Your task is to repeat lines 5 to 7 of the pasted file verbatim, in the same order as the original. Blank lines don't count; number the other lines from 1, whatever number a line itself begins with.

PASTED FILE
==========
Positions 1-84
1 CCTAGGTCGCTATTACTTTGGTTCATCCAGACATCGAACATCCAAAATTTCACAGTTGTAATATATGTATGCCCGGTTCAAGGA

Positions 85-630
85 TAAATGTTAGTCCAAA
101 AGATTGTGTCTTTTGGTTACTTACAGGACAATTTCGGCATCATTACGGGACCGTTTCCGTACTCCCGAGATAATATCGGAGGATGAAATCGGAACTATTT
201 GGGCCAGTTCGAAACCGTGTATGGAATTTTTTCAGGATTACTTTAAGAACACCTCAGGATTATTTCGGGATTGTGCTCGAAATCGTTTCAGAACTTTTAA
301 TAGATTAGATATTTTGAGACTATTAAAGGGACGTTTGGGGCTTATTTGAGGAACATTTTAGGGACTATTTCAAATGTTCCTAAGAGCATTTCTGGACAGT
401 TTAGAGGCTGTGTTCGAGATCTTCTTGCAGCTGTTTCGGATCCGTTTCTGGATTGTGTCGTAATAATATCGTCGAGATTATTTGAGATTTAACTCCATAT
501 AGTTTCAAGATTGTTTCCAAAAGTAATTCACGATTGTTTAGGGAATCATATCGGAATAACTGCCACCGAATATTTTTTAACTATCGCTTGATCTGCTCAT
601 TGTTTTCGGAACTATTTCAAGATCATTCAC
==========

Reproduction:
101 AGATTGTGTCTTTTGGTTACTTACAGGACAATTTCGGCATCATTACGGGACCGTTTCCGTACTCCCGAGATAATATCGGAGGATGAAATCGGAACTATTT
201 GGGCCAGTTCGAAACCGTGTATGGAATTTTTTCAGGATTACTTTAAGAACACCTCAGGATTATTTCGGGATTGTGCTCGAAATCGTTTCAGAACTTTTAA
301 TAGATTAGATATTTTGAGACTATTAAAGGGACGTTTGGGGCTTATTTGAGGAACATTTTAGGGACTATTTCAAATGTTCCTAAGAGCATTTCTGGACAGT